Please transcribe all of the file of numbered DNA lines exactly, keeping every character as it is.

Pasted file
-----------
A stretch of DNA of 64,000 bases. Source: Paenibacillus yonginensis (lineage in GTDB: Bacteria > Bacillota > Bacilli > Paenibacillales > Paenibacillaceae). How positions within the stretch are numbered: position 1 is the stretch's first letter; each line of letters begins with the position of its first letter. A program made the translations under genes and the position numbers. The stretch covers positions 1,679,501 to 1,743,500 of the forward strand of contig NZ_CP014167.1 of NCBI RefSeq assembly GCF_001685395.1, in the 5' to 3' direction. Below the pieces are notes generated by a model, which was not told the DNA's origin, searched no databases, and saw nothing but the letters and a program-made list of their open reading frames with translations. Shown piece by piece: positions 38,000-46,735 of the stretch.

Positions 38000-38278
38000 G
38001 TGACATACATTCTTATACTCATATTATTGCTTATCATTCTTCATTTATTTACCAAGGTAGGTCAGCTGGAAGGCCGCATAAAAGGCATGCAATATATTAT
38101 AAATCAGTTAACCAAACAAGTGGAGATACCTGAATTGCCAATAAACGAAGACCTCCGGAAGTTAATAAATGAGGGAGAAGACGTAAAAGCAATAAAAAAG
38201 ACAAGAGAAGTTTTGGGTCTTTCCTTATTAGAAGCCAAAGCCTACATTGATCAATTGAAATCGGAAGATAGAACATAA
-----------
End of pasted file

A stretch of DNA of 64,000 bases. Source: Paenibacillus yonginensis (lineage in GTDB: Bacteria > Bacillota > Bacilli > Paenibacillales > Paenibacillaceae). How positions within the stretch are numbered: position 1 is the stretch's first letter; each line of letters begins with the position of its first letter. A program made the translations under genes and the position numbers. The stretch covers positions 1,679,501 to 1,743,500 of the forward strand of contig NZ_CP014167.1 of NCBI RefSeq assembly GCF_001685395.1, in the 5' to 3' direction. Below the pieces are notes generated by a model, which was not told the DNA's origin, searched no databases, and saw nothing but the letters and a program-made list of their open reading frames with translations. Shown piece by piece: positions 38,000-46,735 of the stretch.

Positions 38000-38278
38000 G
38001 TGACATACATTCTTATACTCATATTATTGCTTATCATTCTTCATTTATTTACCAAGGTAGGTCAGCTGGAAGGCCGCATAAAAGGCATGCAATATATTAT
38101 AAATCAGTTAACCAAACAAGTGGAGATACCTGAATTGCCAATAAACGAAGACCTCCGGAAGTTAATAAATGAGGGAGAAGACGTAAAAGCAATAAAAAAG
38201 ACAAGAGAAGTTTTGGGTCTTTCCTTATTAGAAGCCAAAGCCTACATTGATCAATTGAAATCGGAAGATAGAACATAA